I am twenty-two, colored, born in Winston-Salem.
I went to school there, then Durham, then here
Eighth Avenue, Seventh, and I come to the Y,
the Harlem Branch Y, where I take the elevator
The third stanza is ten lines long and contains the young speaker’s thoughts about the possibility of writing. He wonders if it’s likely that it’s “that simple” to write. He gives the reader bit of his background. The speaker is a young man, twenty-two years old, black, born in Winston-Salem, North Carolina. He’s the only coloured student in his class. These facts set him apart from those around him. They make him wonder if he will be able to write.
up to my room, sit down, and write this page:
hear you, hear me—we two—you, me, talk on this page.
The next stanza of ‘Theme for English B’ is shorter, only five lines long. It expresses his uncertainly about where he is in life and how that position relates to those around him. It’s hard to know when you’re young what’s true and what isn’t. But, he knows the basic facts. He’s there and he can “feel and see and hear, Harlem, I hear you”. This place calls to him and jumbles the language making it hard to tell who is speaking and what they are referring to. He is at a place in his life where he is just starting to understand who he is and what role he has to play.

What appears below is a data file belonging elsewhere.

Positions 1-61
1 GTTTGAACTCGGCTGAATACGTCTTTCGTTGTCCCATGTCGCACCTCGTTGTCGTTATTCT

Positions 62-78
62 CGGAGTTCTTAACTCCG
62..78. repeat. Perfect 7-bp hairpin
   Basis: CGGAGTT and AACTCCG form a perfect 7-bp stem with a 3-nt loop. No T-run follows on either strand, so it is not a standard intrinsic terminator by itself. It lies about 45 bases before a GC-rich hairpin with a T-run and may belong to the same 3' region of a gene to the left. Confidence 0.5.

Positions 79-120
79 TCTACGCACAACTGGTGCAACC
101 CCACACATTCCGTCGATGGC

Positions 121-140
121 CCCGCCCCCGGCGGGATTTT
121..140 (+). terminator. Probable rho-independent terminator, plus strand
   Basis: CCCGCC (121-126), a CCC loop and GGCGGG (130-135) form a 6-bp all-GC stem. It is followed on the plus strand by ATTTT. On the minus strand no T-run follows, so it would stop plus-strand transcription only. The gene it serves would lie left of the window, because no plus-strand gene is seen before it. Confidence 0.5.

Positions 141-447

(I hear New York, too.) Me—who?
Well, I like to eat, sleep, drink, and be in love.
the same things other folks like who are other races.
So will my page be colored that I write?
In the next set of lines, the speaker compares the life he lives with that of his classmates. They are similar in a number of different ways, the primary ones being reading, learning and understanding life. He is not that different where he doesn’t like “the same things other folks like who are other races”. But, he adds, he is different in an important way. The page that he writes will “not be white”.
Being me, it will not be white.
But it will be
a part of you, instructor.
I guess you learn from me—
although you’re older—and white—
and somewhat more free.
The speaker comes to understand in the last lines of ‘Theme for English B’that there are different parts of himself that are all important in their own way. The page he writes, a metaphor for the life he is going to live, will be influenced by “you, instructor”. This person is white, so it will have their influence as well as that of New York and Harlem.
He thinks over his relationship to “you,” the instructor, and wonders about how much a part of one another they are. Sometimes they don’t want to be part of one another’s lives or stories, but they are “that’s true!” He learns from his white instructor and suggests that maybe they learn from him as well. This might be the case even though they are “older—and white— / and somewhat more free”.
This is my page for English B.
The poem ends with the line “This is my page for English B”. He set out to write and let land on the page what was “true,” as the instructor suggested. The assignment completed itself.